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Re: orion-list Re: self-definition

1) 'osey hatorah is indeed a self-designation in sectarian Qumran mss,
particularly in the characteristic genre the pesharim (pHab links Qumran,
the regard for the teacher of righteousness, and Essenes). That Qumran was
one Essene settlement see, e.g.,
"Rereading Pliny on the Essenes"
	For a recent defence of the etymology of "Essenes" from Hebrew
'asah, see James VanderKam, "Identity and History of the Community,"
487-533 in vol. 2, The Dead Sea Scrolls After Fifty Years: A Comprehensive
Assessment (ed. P. Flint and J. VanderKam (Leiden: Brill, 1999).
	"Antilangage" is perhaps not the ideal term; perhaps resistance or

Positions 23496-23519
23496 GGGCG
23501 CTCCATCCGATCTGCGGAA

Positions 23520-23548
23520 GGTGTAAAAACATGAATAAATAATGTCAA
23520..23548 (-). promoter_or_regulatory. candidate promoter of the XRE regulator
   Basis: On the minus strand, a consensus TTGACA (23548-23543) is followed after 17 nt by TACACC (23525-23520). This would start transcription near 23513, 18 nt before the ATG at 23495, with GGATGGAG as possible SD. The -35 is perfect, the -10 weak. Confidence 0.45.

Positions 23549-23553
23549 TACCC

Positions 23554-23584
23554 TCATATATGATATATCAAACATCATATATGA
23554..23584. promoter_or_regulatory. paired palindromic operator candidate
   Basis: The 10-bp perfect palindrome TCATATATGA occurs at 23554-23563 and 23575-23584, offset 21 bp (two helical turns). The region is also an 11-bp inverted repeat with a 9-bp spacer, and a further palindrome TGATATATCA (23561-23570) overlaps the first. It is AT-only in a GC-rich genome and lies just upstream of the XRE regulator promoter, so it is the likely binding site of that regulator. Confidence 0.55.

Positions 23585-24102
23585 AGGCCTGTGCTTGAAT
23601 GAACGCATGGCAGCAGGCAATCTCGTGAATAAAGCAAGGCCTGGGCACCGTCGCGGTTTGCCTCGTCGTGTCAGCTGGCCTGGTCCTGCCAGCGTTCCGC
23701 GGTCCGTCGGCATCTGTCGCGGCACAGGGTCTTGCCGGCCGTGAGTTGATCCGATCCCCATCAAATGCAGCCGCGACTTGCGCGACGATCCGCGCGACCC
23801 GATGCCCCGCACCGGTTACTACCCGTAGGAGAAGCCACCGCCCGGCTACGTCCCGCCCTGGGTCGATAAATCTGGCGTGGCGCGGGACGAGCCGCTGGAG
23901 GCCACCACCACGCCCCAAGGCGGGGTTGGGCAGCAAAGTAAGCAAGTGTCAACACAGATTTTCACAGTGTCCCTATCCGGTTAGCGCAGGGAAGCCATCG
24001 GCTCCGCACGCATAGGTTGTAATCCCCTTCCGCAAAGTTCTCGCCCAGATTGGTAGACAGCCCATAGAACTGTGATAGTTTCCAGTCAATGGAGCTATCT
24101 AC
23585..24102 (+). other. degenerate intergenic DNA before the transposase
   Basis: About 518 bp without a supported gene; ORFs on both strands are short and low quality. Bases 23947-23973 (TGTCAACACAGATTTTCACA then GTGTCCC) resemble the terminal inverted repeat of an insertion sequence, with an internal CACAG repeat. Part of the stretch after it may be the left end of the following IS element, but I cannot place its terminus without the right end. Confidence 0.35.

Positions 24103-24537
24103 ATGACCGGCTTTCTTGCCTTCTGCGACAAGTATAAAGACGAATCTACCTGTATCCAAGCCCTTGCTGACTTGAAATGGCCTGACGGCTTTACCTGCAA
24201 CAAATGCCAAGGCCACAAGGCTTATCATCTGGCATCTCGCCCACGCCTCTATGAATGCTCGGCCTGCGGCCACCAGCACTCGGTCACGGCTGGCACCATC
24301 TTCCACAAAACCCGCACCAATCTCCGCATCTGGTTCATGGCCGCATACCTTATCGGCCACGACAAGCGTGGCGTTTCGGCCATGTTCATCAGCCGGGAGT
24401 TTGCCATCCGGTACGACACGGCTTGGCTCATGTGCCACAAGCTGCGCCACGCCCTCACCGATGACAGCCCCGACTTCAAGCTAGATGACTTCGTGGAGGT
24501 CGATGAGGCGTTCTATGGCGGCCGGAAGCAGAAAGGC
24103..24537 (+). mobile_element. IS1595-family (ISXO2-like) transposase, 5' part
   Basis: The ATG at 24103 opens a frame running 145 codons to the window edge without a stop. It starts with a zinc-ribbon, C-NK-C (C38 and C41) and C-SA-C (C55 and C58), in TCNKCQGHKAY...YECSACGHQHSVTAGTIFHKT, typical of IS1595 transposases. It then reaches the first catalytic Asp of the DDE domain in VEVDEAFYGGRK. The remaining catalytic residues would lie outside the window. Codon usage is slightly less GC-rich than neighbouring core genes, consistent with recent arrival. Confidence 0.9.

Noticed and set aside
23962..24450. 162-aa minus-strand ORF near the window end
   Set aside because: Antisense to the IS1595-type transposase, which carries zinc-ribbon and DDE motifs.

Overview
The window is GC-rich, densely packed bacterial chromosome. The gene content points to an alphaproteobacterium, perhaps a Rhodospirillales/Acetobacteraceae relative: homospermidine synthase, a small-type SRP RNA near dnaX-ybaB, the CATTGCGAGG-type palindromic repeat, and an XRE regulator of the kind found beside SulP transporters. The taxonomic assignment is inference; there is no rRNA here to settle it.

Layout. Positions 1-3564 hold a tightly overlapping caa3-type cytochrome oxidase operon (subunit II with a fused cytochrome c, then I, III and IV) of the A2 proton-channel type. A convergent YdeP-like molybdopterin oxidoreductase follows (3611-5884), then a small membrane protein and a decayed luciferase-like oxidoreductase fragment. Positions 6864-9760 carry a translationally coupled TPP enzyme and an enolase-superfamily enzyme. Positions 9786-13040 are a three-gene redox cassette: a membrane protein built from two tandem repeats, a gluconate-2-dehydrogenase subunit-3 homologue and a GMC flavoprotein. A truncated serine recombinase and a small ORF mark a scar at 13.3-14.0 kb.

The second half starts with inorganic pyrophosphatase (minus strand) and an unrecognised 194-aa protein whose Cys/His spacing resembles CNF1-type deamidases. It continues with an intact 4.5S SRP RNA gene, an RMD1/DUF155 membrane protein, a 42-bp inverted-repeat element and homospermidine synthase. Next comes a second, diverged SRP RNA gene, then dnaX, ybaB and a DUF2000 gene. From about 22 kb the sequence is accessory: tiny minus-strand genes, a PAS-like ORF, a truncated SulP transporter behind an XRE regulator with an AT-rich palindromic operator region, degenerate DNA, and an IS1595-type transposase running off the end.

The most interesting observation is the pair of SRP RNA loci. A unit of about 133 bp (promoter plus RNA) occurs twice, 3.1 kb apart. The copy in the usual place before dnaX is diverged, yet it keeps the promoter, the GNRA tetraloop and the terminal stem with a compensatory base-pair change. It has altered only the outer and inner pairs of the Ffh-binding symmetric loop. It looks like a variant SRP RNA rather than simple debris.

restoration langage is better,
	As for the two s's, note that the Greek word Philo gives, three
times, osios, has one s as does 'osey. Perhaps see also VanderKam and the
Josephus Lexicon name volume and S. Krauss, Greichische nd Lateinische
Lehnwoerter im Talmud, Midrasch und Targum (Berlin, 1898) especially vol.
1, p. 46 (though I have not yet located his reference to Jerome).
	Also on Qumran preference for Hebrew in community documents (making
an Aramaic source for "Essenes" not likely) see recently Steve Weitzman,
"Why Did the Qumran Commnity Write in Hebrew?" JAOS 119 (1999) 35-45 and
Stanislav Segert, "Hebrew Essenes--Aramaic Christians" 169-84 in Mogilany
1995 [Klawek FS] (ed. Z. Kapera; Krakow: Enigma, 1998)

2) For a recent survey of the subject, see Eileen Schuller, "Women in the
Dead Sea Scrolls," 117-144 in vol. 2, The DSS After Fifty Years.

best wishes,
Stephen Goranson

For private reply, e-mail to stephen goranson <goranson@duke.edu>
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